The skv algorithm was introduced as a method of identifying onsets and offsets in a model of auditory signal processing (Coath 2005) and it is also an integral part of a model of auditory feature extraction (Denham 2005) (Coath 2007). It has been found to exhibit a range of desirable properties, as well as some features that make it biophysically plausible. The method has subsequently been used in a range of contexts including auditory salience detection (Kovacs 2015), beat tracking (Coath 2009), and studies of infant speech production (Warlaumont 2016).

It has also been shown that the important features of the skv response can be captured in the output of an artificial neural network (Kovacs 2013). These results demonstrate that the approach is suitable for parallel distributed programming and, possibly, other ’neuromorphic’ implementations.

The abbreviation skv when applied to auditory signals was derived from **sk**ewness over **v**ariable time, reflecting the measure of asymmetry (the *skewness* or *third normalized moment*) and the technique of varying the time window over which this value was calculated (Coath 2005). For image processing the **v** will stand instead for ’**v**ariable spatial frequency’, which also relates to the size of the window used.

For results derived from monochrome images each pixel is defined by three values; two coordinates \(i\) and \(j\), and a single value \(k\) that is the value of the pixel on the gray-scale from 0 (black) to 1 (white). Images are processed on a pixel-by-pixel basis and the skv value of each pixel \(\gamma_{i,j}\) is calculated thus:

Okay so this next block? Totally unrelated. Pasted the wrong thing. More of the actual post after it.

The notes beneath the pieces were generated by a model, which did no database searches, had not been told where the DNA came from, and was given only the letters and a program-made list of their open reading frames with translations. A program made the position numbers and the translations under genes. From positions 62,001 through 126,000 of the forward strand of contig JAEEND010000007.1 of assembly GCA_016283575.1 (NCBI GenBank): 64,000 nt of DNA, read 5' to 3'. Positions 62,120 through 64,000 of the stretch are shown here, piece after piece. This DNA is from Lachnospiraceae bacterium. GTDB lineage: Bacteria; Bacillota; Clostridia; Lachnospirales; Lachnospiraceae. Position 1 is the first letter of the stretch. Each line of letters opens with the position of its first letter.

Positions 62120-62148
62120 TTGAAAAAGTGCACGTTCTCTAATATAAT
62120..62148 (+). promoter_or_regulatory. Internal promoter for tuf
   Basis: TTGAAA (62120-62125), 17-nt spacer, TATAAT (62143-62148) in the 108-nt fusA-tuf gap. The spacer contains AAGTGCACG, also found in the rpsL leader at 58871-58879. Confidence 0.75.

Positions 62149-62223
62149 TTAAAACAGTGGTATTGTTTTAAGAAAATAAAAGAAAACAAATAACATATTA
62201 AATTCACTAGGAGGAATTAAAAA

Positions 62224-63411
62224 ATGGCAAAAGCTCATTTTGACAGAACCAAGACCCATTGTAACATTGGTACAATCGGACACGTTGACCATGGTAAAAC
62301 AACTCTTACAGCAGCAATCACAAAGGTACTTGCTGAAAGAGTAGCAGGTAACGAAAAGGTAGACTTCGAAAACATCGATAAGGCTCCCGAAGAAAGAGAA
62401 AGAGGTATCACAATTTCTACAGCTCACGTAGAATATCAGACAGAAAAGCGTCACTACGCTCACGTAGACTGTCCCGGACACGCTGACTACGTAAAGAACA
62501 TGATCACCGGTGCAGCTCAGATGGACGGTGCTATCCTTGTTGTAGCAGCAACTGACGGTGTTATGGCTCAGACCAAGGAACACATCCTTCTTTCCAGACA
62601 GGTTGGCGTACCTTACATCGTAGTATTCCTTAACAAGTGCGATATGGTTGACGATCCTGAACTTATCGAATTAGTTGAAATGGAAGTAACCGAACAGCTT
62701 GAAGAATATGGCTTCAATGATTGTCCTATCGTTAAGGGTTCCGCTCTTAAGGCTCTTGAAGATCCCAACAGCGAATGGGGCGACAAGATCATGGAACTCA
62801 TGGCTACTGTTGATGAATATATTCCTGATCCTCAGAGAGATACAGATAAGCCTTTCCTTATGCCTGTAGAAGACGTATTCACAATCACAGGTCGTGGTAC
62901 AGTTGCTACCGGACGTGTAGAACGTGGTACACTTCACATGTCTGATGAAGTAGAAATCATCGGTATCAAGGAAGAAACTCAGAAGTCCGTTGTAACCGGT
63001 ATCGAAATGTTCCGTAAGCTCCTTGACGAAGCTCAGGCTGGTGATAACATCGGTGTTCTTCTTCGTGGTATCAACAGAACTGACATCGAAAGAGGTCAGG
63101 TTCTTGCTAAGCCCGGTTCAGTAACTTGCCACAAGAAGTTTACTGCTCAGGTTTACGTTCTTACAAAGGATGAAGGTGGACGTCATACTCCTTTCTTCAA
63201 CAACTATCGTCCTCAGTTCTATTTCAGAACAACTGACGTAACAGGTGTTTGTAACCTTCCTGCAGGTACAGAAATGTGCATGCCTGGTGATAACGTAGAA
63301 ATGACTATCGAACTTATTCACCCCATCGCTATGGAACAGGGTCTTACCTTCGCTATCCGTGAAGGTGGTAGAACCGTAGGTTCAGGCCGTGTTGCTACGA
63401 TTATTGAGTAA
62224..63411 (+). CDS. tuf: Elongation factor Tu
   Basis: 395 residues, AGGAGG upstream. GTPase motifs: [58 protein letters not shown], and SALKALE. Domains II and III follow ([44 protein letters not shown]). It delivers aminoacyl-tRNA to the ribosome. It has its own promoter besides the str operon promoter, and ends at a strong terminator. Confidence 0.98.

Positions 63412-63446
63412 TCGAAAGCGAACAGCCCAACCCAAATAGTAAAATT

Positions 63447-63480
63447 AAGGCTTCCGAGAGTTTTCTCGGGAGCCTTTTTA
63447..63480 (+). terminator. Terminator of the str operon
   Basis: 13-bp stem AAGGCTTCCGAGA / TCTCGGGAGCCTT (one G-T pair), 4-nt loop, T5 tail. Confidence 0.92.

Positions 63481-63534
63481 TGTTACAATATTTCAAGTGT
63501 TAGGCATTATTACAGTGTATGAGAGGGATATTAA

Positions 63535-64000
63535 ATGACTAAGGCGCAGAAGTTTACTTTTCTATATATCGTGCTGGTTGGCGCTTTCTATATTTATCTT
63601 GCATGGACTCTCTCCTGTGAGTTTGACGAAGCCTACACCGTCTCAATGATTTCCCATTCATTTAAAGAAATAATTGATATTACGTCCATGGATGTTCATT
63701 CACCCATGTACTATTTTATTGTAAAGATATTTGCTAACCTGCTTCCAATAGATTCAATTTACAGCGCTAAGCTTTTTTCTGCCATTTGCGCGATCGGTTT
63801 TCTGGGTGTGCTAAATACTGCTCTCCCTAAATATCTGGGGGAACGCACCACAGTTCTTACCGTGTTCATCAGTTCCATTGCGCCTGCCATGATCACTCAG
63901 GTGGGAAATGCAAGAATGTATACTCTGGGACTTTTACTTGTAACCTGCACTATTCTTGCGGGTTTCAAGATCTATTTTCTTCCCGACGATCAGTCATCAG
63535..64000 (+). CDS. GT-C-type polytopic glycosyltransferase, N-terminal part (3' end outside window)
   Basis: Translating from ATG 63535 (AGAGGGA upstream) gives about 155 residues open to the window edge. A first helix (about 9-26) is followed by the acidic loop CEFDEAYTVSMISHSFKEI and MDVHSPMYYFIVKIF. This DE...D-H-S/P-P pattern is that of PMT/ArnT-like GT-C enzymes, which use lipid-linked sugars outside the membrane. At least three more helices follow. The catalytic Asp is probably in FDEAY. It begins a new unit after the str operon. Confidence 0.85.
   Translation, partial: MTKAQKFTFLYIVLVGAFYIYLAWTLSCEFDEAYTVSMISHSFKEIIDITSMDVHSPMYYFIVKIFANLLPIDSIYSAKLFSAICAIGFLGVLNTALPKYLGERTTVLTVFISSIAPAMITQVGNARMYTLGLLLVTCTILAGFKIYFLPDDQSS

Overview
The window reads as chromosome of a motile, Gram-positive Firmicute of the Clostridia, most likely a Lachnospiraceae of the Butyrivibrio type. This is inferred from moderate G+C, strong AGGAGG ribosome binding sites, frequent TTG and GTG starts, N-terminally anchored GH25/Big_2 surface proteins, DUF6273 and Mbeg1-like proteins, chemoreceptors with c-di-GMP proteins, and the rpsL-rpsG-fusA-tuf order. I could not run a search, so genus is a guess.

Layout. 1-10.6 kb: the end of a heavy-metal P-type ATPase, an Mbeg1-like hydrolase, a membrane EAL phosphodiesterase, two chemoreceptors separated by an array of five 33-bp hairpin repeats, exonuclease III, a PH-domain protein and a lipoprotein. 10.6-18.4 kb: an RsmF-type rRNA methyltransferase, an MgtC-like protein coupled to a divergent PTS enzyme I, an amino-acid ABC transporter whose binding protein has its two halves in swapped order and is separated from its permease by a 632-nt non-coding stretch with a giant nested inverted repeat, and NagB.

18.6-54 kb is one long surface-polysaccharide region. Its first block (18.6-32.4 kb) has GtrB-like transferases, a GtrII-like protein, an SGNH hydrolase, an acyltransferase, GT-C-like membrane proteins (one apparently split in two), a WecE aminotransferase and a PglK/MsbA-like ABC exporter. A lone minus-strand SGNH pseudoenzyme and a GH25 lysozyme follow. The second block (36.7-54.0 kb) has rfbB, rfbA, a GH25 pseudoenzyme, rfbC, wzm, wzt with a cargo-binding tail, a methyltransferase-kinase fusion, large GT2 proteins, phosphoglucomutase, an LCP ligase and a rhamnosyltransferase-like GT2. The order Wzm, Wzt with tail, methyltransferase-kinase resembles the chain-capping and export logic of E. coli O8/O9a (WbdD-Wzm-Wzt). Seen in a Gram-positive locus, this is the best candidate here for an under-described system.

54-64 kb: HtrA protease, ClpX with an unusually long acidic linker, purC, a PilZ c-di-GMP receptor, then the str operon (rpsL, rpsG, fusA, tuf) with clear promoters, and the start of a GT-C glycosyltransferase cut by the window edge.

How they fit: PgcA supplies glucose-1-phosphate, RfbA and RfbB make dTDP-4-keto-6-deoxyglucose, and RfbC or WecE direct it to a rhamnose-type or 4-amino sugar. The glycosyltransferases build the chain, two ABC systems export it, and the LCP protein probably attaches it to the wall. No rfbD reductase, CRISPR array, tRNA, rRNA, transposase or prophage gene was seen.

the number of pixels \(m\) corresponding to half the required window size \(w\) is calculated: \(m = \mathrm{floor}(\frac{w}{2})\)

hence the working window size \(n\) is always odd and equal to \(2m+1\) even when this differs from \(w\) by one

extract the horizontal vector \(\vec{k}_{h}\) of values for a window of \(n\) pixels around the current position \(k_{[i,j-m \: : \: i,j+m]}\)

repeat with \(\vec{k}_{v}\), a vector of values for a vertical window \(k_{[i-m,j \: : \: i+m,j]}\)

both vectors are normalized, so they can be treated as distributions, and the skewness of each distribution (

*i.e.*a measure of the asymmetry in the gray-scale values in both direction) is calculated, \(\gamma_h\) and \(\gamma_v\)the skv value of the current pixel \(\gamma_{i,j}\) is the mean of the two values \(\frac{\gamma_h + \gamma_v}{2}\)

There will be anomalies in the results arising from the simplicity of this method, the most obvious of which is that features that are extended along the horizontal or vertical axis, but not both (that is thin horizontal and vertical lines) will enjoy a privileged position (see Figure \ref{fig:gaborfine}). This can be easily overcome by employing a more sophisticated variant of the method.

In order to compare results from a range of pictures the window size will not be reported in pixels, but as the number of windows along the longest side of the image. For example, if a picture is 640 \(\times\) 480 pixels and the skv is calculated with a window size of 64 pixels then this will be written as skv\(_{10}\) as the window size is one tenth of the longest side.

For colour pictures each pixel is defined by its coordinates \(i\) and \(j\) and three values \(k_R\), \(k_G\), \(k_B\) representing the colour of the pixel. In the results for colour pictures it will be made clear if the method has been applied to one or more, or some combination of the RGB values.

Apart from the size of the window the algorithm contains no free parameters.

All photographic images are drawn either from the Pixabay free images website or from examples of hybrid images (Oliva 2006). Additional test images were generated by the author using Matlab.

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